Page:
And just as Boaz was met the criteria to be Ruth’s kinsman redeemer, Jesus meets the criteria to be OUR kinsman-redeemer.
1.The one who was to be the redeemer he had to be eligible to redeem. He had to be a near kinsman. Because Jesus came to earth as a little baby. He is mankind’s near-kinsman.
2.The one who was to be the redeemer had to be able to redeem—have the means to redeem. Jesus is qualified to be called One “without blemish” because His life was completely free from sin (Hebrews 4:15). And because God was His father through the Immaculate Conception, He was qualified to be the redeemer because He was not born with original sin, as all of us were.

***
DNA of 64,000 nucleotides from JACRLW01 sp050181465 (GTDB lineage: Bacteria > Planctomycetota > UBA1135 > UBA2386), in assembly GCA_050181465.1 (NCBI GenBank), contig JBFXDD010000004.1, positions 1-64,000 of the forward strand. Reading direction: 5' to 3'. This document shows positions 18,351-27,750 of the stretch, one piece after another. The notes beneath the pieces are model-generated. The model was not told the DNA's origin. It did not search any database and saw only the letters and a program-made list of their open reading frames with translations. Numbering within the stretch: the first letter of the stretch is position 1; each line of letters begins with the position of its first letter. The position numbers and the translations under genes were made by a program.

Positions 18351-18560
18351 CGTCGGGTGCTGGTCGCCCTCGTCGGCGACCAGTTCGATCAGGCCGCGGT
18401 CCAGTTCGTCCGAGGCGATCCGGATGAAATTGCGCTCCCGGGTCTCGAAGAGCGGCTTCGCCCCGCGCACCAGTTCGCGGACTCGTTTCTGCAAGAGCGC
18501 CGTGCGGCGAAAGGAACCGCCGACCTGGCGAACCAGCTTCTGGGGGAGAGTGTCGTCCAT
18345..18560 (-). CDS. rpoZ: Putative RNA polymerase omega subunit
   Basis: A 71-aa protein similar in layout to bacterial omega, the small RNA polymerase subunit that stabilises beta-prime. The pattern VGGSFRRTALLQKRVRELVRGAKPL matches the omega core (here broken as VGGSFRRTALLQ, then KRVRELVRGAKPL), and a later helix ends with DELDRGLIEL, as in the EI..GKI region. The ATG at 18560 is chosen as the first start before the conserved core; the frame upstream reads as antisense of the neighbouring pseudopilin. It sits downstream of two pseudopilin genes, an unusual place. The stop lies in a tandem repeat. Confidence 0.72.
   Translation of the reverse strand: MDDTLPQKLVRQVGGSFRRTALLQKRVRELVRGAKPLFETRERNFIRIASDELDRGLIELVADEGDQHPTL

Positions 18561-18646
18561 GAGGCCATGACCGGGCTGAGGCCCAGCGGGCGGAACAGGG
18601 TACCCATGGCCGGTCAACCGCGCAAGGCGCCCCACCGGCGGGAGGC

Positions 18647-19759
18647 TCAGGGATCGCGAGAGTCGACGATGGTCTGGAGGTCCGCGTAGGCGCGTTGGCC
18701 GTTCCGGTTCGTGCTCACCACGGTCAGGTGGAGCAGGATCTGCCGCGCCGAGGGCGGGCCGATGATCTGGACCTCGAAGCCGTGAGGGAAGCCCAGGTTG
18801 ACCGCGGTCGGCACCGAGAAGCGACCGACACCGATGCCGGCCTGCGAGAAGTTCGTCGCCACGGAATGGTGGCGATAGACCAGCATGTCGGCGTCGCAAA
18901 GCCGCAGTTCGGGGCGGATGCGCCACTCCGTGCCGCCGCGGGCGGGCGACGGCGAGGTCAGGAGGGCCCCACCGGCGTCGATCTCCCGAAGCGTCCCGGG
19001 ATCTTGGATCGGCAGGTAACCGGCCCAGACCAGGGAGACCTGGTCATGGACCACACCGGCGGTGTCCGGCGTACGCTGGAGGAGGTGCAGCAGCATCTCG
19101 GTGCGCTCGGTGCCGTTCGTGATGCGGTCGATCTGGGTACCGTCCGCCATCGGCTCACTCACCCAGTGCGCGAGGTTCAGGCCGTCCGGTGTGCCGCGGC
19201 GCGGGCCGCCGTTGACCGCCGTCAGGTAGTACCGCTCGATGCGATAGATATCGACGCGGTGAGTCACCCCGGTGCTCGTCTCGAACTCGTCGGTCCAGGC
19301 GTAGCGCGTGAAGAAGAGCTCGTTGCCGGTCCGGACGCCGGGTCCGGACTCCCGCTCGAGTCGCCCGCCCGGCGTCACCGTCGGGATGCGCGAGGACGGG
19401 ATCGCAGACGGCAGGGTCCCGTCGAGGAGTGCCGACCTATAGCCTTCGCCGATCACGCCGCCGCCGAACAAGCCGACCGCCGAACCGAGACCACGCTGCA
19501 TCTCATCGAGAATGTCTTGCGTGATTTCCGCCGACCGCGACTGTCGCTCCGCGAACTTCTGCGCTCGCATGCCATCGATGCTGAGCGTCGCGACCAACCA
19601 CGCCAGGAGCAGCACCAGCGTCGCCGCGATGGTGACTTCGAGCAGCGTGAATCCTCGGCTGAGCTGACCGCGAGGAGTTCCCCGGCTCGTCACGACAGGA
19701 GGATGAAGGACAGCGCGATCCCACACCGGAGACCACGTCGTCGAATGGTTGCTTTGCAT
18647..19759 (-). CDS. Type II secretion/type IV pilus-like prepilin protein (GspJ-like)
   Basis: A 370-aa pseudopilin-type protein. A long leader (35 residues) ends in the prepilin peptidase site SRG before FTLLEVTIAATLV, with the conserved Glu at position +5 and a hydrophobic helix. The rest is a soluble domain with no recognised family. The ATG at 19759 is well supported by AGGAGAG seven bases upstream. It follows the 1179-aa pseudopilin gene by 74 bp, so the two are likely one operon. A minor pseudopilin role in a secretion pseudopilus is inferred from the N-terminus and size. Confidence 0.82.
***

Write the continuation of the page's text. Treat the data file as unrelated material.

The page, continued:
3.The one who was to be the redeemer had to be willing to redeem—he could choose to redeem or not to redeem. And Jesus chose to go to the cross. In Hebrews 12:2, we are reminded that Jesus, the author and perfecter of faith, who for the joy set before Him endured the cross, despising the shame, and has sat down at the right hand of the throne of God. As Titus 2:14 tells, us: Jesus gave Himself for us to redeem us from every lawless deed, and to purify for Himself a people for His own possession, eager for good deeds.
And it’s when we realize our need for Him as Redeemer-that we need someone to rescue us, to save us, to buy us back from where we have fallen, that He reveals Himself as our Redeemer, our Messiah.
We can be forgiven, justified, redeemed. But there’s only one way—through the one way that God has provided. Through Jesus.
Like the Israelites, we are redeemed from death by the blood of a lamb. Like the Israelites we are redeemed from slavery to sin. Like the Israelites, we are have faith in God’s Word, and following it are justified by our faith.